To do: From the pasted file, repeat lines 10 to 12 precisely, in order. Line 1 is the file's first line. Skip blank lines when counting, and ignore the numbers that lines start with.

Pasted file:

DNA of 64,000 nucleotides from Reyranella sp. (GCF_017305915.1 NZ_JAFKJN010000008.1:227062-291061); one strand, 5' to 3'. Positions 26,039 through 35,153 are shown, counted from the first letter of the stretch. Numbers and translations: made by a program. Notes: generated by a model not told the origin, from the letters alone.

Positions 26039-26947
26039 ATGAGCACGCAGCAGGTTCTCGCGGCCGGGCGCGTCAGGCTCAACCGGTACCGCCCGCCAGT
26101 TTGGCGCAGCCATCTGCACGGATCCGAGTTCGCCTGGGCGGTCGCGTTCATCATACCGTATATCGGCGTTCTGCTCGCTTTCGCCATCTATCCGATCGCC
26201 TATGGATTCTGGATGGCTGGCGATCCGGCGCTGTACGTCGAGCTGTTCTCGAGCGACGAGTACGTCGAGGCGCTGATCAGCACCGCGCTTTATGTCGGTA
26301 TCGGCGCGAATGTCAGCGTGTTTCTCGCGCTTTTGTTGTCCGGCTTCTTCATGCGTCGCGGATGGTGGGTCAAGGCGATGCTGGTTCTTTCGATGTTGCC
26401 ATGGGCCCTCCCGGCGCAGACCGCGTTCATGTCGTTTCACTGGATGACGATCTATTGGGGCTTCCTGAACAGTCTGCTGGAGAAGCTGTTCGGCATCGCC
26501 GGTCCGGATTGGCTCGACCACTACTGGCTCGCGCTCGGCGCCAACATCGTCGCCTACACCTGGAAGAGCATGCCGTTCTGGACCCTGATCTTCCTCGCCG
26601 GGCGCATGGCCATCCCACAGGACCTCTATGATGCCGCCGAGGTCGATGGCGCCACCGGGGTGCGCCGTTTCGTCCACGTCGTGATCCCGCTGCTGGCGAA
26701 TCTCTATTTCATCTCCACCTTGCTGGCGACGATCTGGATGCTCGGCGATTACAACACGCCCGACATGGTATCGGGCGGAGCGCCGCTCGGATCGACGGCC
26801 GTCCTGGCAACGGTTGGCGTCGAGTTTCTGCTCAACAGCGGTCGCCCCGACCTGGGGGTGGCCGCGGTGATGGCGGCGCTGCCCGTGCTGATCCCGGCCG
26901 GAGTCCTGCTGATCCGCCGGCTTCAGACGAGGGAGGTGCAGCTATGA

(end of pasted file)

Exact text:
26701 TCTCTATTTCATCTCCACCTTGCTGGCGACGATCTGGATGCTCGGCGATTACAACACGCCCGACATGGTATCGGGCGGAGCGCCGCTCGGATCGACGGCC
26801 GTCCTGGCAACGGTTGGCGTCGAGTTTCTGCTCAACAGCGGTCGCCCCGACCTGGGGGTGGCCGCGGTGATGGCGGCGCTGCCCGTGCTGATCCCGGCCG
26901 GAGTCCTGCTGATCCGCCGGCTTCAGACGAGGGAGGTGCAGCTATGA